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6/4: Kalamazoo Astronomical Society General Meeting (Kalamazoo)


venue: Zoom

KAS to Feature Nobel Prize Laureate Dr. John C. Mather at its June 4th Meeting
The Kalamazoo Astronomical Society (KAS) is pleased to announce that Dr. John C. Mather will present Cosmic Instability: How a Smooth Early Universe Grew into Everyone You Know at its general meeting on Friday, June 4th at 7:00 pm EDT. The meeting will be held on Zoom and live streamed on the KAS YouTube Channel. Admission is free, but registration for Zoom is required.

Dr. Mather is a Senior Astrophysicist in the Observational Cosmology Laboratory located at NASA's Goddard Space Flight Center in Greenbelt, Maryland. He is also the Senior Project Scientist on the James Webb Space Telescope, scheduled to launch on October 31, 2021. As Senior Project Scientist (1995-present), Dr. Mather leads the science team and represents scientific interests within the project management.

Dr. Mather’s research centers on infrared astronomy, cosmology, and the development of new instruments for exploring the universe. He was the Project Scientist and a Principal Investigator for the Cosmic Background Explorer Satellite (COBE) — with which the left-over radiation from the Big Bang was measured precisely for the first time. He has received numerous awards, including the Nobel Prize in Physics with George Smoot (2006). Time magazine named Dr. Mather on its 100 Most Influential People in the World list in 2007 and as one of 25 most influential people in space in a special issue on New Space Discoveries in October 2012.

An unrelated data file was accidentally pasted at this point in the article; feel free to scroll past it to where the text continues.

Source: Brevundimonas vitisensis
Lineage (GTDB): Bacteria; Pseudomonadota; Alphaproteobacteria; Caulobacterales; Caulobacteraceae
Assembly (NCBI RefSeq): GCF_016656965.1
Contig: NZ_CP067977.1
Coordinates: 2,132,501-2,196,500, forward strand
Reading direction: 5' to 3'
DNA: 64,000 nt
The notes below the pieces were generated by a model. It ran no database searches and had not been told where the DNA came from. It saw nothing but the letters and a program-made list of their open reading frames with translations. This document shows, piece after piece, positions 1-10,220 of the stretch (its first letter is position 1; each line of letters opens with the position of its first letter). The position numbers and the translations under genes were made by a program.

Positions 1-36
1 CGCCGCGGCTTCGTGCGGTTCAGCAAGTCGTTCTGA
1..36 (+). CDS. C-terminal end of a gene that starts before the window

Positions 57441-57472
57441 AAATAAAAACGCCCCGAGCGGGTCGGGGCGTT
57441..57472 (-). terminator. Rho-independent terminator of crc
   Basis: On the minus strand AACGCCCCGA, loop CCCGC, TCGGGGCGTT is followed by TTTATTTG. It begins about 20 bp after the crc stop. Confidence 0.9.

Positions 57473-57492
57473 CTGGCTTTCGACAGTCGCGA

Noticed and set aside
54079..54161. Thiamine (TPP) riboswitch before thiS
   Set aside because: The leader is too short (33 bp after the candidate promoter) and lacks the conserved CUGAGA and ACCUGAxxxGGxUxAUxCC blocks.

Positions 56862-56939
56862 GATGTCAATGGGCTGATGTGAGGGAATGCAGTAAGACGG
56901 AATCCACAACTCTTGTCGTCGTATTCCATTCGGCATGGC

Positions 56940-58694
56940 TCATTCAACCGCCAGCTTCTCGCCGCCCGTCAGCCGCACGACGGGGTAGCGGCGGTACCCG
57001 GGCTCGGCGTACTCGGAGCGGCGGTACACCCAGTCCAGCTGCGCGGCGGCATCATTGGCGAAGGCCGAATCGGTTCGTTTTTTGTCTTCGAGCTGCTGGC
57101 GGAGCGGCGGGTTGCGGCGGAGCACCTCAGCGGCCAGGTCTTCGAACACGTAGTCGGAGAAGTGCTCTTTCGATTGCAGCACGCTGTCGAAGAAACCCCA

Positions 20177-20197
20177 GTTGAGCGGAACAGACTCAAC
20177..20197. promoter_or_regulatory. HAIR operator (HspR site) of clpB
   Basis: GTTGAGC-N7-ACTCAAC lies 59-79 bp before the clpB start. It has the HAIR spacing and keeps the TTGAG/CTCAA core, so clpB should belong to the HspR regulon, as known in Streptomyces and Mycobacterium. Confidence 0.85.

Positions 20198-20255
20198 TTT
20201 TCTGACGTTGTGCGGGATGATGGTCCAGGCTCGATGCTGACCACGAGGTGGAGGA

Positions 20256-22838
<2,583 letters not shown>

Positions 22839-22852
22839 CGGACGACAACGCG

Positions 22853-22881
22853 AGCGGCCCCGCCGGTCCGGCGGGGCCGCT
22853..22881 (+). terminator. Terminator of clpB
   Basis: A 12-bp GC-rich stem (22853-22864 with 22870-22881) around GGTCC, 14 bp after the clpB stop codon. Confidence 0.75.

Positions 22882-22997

Below is the abstract for Dr. Mather’s June 4th presentation Cosmic Instability: How a Smooth Early Universe Grew into Everyone You Know:

Gravity made stars, stars made heavy elements, gravity and chemistry made planets, geology and biology made people, and people made telescopes. What we would like to know is how hard it all was, and could it happen elsewhere. The James Webb Space Telescope, planned for launch in October 2021, will extend the discoveries of the Hubble with a much bigger mirror, cooled to low temperatures so it can observe infrared radiation. It will have detectors capable of observing a bumblebee at the distance of the Moon! Dr. Mather will show the telescope, describe its capabilities, and discuss what it might find. We expect to see the history of the universe laid out before us, from the first luminous objects to our local neighborhood, and to answer questions like: How did the galaxies and black holes first form and grow? Are there Earth-like planets out there? How can we tell if they harbor life?

For more details and to register, visit the Kalamazoo Astronomical Society’s website at
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